Wrapping Up Rails Exceptional Behavior

  • March 29, 2021
  • Kevin Murphy
  • 2 min read

by Kevin Murphy

Exceptional Behavior in Rails

  1. (W)rapping About Exceptional Behavior In Rails
  2. Wrapping Up Rails Exceptional Behavior


In our last post, we encountered some inconsistent behavior between Rails 5 and Rails 6. In Rails 5, raising a RuntimeError in a controller after rescuing from an ActiveRecord::RecordNotFound exception was still returning a 404 HTTP status code. In Rails 6, the status code is a 500.

We looked around, and we think we've isolated the area of interest to be in the ExceptionWrapper class.

Revisit The Wrapper

We looked into what was creating our wrapper and discovered that we were always passing it the RuntimeError. After taking a much-needed break, we start reading the code again, and, almost immediately, we see a transformation:

def initialize(backtrace_cleaner, exception)
  @backtrace_cleaner = backtrace_cleaner
  @exception = original_exception(exception)end

The exception that is passed in is modified. Let's look at this
original_exception method.

def original_exception(exception)
  if @@rescue_responses.has_key?(exception.cause.class.name)

Recall that our RuntimeError is raised as a result of handling an ActiveRecord::RecordNotFound exception. The RecordNotFound exception is the cause of the RuntimeError. We previously discovered that RecordNotFound is added to @@rescue_responses in ActiveRecord's railtie.

The cause of our exception is in the hash, and as such, the cause is set as the @exception variable in the initializer. That cause is RecordNotFound, and a RecordNotFound exception is supposed to return a 404 status code.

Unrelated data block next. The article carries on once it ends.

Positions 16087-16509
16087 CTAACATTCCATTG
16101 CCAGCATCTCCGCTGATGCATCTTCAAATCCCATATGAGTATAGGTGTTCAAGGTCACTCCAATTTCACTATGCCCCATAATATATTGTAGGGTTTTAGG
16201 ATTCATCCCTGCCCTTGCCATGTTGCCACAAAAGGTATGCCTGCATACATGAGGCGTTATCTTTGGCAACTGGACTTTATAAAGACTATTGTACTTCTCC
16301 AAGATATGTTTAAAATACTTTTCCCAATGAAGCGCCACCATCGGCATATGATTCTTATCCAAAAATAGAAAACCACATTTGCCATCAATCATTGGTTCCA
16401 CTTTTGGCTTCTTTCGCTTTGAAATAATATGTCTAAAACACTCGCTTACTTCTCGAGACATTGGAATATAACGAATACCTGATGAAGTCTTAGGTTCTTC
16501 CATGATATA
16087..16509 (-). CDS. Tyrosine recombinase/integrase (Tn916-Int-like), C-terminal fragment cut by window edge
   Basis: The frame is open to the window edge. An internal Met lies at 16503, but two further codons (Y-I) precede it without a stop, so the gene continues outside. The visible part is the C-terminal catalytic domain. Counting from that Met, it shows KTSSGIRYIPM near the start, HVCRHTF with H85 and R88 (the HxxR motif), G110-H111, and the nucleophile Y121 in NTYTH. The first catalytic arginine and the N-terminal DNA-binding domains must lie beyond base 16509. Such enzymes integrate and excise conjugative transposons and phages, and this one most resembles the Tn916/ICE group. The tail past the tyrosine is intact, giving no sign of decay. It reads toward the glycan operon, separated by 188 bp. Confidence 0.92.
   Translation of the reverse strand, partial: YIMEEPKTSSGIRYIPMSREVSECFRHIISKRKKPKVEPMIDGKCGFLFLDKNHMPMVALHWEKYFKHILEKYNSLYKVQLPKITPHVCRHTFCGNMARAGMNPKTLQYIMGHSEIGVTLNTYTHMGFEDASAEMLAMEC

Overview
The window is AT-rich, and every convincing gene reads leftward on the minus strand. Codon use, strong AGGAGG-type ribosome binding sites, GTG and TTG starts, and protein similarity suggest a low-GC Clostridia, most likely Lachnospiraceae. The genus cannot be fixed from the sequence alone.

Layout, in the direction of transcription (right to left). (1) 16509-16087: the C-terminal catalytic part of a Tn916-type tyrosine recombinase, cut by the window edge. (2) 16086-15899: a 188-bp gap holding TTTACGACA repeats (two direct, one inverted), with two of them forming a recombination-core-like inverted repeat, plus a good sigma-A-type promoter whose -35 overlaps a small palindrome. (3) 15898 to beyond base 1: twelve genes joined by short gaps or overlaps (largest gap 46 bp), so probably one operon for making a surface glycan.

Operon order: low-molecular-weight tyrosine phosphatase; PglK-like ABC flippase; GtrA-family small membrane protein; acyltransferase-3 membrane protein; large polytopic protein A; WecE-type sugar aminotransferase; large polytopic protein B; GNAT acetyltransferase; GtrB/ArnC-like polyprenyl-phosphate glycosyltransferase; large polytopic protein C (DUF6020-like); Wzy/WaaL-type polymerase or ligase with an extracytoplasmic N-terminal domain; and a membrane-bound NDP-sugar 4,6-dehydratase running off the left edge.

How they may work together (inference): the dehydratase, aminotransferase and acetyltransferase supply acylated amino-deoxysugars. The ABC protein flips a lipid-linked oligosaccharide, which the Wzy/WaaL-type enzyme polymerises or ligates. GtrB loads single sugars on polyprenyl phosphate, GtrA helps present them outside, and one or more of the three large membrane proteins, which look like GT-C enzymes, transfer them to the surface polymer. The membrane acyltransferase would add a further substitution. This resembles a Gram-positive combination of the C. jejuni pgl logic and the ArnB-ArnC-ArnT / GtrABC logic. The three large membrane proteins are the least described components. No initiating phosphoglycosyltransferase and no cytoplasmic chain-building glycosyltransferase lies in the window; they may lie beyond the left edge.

We can now explain why a 404 is returned!

Regifting (Rails 6 Redux)

We now have a handle on the behavior in Rails 5; however, this investigation started because we noticed it was different in Rails 5 and Rails 6. Let's check in on the ExceptionWrapper initializer in Rails 6.

def initialize(backtrace_cleaner, exception)
  @backtrace_cleaner = backtrace_cleaner
  @exception = exception

No longer are we retrieving the original_exception. That doesn't tell the whole story though. When we ask for the status code, we're not using @exception. Instead, we now have an unwrapped_exception to investigate.

def unwrapped_exception
  if wrapper_exceptions.include?(exception.class.to_s)

Rather than looking in rescue_responses, we're now looking in wrapper_exceptions, which it appears is a list of one exception that should behave particularly exceptionally.

If the exception is an ActionView::Template::Error, then look up the status code based on the cause of the exception. Otherwise, determine it based on the exception itself.

RuntimeError isn't in this list of wrapper_exceptions, so we don't use the cause (ActiveRecord::RecordNotFound) to determine the status code. We use the RuntimeError itself. That has no special handling in rescue_responses, so a 500 HTTP status code is returned.

Thank You Card

The commit that makes this change contains a very well-worded description of this scenario, including:

When the cause is mapped to an HTTP status code the last exception is unexpectedly uwrapped

Thanks to Yuki Nishijima for fixing this!

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